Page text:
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Drake’s story hinges on what you may call “context collapse” because he is well-known to so many people for so many reasons. At the same time, posts can imply both a lot and nothing. In his captions, these are most likely true punches, cryptic notes to people who have wronged him. However, the situation is one-sided because no one knows to who he’s referring. It nearly acts as a coping technique, which might be said to be Instagram’s primary role.

Drake Might as Well Buy Instagram at This Point

Drake had a reputation for being a jerk. He personified what Instagram would become long before there was an Instagram. Drake gives what remains the most generous access into his inner life in a 2010 MTV documentary titled Better Than Good Enough, in which he was 23 years old. He illustrates a dynamic that would wind up dominating the future decade in a scenario addressing his music’s gentler sensibility.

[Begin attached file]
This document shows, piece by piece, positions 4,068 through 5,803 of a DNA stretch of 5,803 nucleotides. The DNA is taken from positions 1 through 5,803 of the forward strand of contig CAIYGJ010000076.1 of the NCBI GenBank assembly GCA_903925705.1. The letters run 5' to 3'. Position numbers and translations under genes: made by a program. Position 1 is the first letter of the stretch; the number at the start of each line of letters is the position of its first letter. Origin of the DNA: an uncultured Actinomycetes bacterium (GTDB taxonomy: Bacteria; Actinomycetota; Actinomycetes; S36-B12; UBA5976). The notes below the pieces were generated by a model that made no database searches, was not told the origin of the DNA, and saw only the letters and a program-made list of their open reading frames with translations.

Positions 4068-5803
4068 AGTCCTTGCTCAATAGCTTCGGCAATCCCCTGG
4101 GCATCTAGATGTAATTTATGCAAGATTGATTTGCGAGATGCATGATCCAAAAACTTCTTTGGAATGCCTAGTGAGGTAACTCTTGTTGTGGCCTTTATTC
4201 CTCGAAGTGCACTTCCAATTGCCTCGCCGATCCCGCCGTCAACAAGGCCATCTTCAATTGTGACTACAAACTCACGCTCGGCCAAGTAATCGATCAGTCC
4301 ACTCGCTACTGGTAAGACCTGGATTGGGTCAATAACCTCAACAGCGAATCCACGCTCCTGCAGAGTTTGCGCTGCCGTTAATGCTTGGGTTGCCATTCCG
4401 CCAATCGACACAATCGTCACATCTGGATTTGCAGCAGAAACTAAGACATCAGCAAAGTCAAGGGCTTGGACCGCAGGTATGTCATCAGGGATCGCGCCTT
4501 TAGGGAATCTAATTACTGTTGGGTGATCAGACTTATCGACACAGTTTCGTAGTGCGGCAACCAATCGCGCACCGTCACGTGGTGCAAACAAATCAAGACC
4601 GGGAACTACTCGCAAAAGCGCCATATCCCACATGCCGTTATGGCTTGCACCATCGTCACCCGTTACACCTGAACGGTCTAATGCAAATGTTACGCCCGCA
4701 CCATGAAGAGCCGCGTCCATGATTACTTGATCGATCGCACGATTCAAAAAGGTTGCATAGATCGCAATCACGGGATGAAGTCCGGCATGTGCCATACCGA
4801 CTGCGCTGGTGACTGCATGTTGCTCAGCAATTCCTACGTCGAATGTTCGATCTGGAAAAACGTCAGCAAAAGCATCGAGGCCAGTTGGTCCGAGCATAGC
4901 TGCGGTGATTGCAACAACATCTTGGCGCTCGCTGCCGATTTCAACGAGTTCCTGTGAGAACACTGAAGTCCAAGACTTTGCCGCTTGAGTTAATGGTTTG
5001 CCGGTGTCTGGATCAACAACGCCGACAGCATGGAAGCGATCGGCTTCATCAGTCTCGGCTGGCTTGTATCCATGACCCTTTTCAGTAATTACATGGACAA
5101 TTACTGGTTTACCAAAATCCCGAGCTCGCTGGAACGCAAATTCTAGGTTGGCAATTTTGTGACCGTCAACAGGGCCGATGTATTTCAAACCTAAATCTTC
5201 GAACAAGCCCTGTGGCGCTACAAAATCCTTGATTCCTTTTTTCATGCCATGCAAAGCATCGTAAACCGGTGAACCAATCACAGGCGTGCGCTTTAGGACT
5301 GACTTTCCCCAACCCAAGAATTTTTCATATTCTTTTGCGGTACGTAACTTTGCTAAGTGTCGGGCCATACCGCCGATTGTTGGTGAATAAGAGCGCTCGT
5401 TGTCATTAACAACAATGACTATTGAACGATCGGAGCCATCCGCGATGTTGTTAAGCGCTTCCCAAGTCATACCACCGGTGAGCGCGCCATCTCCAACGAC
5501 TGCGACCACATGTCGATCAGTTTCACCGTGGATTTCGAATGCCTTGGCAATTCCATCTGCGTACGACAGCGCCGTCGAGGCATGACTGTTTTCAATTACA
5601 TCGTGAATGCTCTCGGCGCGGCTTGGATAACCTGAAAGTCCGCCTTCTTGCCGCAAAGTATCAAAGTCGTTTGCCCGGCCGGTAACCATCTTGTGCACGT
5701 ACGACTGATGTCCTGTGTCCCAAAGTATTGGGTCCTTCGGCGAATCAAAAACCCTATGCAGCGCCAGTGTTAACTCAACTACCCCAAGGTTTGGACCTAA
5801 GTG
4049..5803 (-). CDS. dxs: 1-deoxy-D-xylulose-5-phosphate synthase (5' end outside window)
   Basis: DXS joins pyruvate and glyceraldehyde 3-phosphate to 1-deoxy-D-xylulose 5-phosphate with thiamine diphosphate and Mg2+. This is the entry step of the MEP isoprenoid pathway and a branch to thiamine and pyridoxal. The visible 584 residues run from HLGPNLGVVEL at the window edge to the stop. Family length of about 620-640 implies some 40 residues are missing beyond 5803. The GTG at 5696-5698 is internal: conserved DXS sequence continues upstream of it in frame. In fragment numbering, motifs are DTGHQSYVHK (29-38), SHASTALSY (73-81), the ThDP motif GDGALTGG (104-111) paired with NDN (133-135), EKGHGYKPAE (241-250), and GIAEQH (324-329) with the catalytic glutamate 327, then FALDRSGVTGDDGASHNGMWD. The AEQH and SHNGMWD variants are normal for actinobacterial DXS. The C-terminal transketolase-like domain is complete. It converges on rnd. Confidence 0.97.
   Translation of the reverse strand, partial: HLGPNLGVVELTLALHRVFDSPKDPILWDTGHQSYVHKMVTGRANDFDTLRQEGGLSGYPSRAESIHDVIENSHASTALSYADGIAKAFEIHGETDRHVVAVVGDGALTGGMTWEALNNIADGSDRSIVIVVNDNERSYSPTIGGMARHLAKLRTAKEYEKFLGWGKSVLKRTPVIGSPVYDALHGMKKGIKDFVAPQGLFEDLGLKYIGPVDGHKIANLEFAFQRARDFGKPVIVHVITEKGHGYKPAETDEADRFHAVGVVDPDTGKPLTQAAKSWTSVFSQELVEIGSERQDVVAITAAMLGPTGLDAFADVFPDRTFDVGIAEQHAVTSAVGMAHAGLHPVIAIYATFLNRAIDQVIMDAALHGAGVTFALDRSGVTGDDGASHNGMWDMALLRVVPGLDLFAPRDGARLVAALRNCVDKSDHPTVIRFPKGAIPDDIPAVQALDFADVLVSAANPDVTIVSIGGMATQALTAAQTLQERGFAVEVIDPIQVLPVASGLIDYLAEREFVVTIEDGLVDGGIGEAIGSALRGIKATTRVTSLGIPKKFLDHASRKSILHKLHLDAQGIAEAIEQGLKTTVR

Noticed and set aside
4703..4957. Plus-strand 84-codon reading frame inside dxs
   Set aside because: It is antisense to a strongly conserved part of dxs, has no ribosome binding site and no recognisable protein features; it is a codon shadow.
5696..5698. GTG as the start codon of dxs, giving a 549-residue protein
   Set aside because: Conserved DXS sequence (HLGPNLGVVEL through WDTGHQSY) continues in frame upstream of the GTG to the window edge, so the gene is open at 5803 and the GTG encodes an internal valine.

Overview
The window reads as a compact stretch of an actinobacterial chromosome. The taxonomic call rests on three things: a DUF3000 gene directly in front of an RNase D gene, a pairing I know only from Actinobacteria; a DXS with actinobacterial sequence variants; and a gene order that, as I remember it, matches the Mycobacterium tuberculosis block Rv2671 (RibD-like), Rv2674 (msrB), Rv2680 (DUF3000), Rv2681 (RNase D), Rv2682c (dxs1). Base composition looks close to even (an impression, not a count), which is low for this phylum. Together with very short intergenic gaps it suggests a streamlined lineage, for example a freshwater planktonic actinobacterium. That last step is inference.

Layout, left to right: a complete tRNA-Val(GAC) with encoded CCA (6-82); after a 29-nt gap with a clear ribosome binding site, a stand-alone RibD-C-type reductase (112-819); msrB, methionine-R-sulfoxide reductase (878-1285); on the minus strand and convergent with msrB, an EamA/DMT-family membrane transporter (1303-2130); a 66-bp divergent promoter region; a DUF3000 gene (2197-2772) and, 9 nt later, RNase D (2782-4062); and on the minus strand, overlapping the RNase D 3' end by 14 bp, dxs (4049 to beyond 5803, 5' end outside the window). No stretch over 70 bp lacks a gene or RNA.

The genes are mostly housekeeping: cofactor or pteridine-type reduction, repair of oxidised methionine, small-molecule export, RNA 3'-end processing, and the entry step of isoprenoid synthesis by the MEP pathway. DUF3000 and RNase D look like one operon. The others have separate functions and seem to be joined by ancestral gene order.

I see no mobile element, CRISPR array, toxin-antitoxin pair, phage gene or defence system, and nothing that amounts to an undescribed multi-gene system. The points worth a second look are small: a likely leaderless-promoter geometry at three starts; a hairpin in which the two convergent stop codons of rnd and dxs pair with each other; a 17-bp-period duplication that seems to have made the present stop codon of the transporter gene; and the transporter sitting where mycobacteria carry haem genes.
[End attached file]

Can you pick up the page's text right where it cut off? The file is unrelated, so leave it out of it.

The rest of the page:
“Back in school, I used to cry a lot and do stuff like that.” “I used to have such a hard time falling in love with girls and being willing to appreciate those feelings,” he adds. “Now that I’m older and have a little more control over them, they work in my favor.” Instagram came out four months later, and we’ve been publically manipulating our emotions ever since.

If we’re heading toward a world where oligarchs own and run the means of communication, Drake should be the one in charge. At the very least, he appears to be up for it. Hard effort is rewarded with greater work, as they say.